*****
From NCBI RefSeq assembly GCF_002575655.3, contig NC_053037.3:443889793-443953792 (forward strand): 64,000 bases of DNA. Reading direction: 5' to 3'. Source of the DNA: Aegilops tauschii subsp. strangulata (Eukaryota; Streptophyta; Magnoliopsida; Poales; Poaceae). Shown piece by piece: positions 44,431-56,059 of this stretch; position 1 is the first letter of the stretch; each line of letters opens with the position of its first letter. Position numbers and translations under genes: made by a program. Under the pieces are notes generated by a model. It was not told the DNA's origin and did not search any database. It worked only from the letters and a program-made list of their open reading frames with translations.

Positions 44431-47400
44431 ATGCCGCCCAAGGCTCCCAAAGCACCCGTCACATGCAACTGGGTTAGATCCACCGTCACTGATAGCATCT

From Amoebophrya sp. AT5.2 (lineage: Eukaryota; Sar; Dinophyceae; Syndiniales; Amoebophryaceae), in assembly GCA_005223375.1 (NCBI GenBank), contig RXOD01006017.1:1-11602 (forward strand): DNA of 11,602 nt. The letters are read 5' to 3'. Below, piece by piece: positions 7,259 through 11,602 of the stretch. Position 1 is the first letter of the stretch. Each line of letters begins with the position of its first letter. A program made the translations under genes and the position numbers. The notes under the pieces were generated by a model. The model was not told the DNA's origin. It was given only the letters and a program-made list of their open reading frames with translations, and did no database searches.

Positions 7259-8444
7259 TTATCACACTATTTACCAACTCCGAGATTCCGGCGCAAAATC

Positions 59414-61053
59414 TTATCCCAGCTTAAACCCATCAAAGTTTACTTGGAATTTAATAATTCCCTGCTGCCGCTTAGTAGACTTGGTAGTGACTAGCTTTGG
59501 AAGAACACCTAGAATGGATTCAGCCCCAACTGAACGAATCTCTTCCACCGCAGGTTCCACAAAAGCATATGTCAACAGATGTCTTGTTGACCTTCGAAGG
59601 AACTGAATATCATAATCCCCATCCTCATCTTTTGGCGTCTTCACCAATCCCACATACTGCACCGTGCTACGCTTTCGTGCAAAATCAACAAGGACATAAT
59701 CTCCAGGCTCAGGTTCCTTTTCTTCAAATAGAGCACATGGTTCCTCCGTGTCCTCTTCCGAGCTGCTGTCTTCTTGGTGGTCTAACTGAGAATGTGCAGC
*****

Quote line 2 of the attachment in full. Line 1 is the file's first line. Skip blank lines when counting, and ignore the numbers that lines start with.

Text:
Positions 44431-47400